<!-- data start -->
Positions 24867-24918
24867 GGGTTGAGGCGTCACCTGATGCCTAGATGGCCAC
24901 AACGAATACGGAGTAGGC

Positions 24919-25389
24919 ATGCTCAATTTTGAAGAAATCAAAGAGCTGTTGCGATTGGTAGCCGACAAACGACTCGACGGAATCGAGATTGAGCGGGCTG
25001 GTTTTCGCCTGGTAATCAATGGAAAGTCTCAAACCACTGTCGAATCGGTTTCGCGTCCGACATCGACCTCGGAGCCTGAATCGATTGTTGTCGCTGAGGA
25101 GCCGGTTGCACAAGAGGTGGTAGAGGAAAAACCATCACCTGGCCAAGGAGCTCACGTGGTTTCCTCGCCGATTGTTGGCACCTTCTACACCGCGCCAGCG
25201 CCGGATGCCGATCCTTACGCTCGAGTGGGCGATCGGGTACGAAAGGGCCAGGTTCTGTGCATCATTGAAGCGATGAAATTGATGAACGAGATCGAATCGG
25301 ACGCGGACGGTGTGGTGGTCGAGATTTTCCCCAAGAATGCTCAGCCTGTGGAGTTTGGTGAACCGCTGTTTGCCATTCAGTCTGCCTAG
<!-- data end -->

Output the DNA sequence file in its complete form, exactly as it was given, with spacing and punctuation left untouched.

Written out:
Positions 24867-24918
24867 GGGTTGAGGCGTCACCTGATGCCTAGATGGCCAC
24901 AACGAATACGGAGTAGGC

Positions 24919-25389
24919 ATGCTCAATTTTGAAGAAATCAAAGAGCTGTTGCGATTGGTAGCCGACAAACGACTCGACGGAATCGAGATTGAGCGGGCTG
25001 GTTTTCGCCTGGTAATCAATGGAAAGTCTCAAACCACTGTCGAATCGGTTTCGCGTCCGACATCGACCTCGGAGCCTGAATCGATTGTTGTCGCTGAGGA
25101 GCCGGTTGCACAAGAGGTGGTAGAGGAAAAACCATCACCTGGCCAAGGAGCTCACGTGGTTTCCTCGCCGATTGTTGGCACCTTCTACACCGCGCCAGCG
25201 CCGGATGCCGATCCTTACGCTCGAGTGGGCGATCGGGTACGAAAGGGCCAGGTTCTGTGCATCATTGAAGCGATGAAATTGATGAACGAGATCGAATCGG
25301 ACGCGGACGGTGTGGTGGTCGAGATTTTCCCCAAGAATGCTCAGCCTGTGGAGTTTGGTGAACCGCTGTTTGCCATTCAGTCTGCCTAG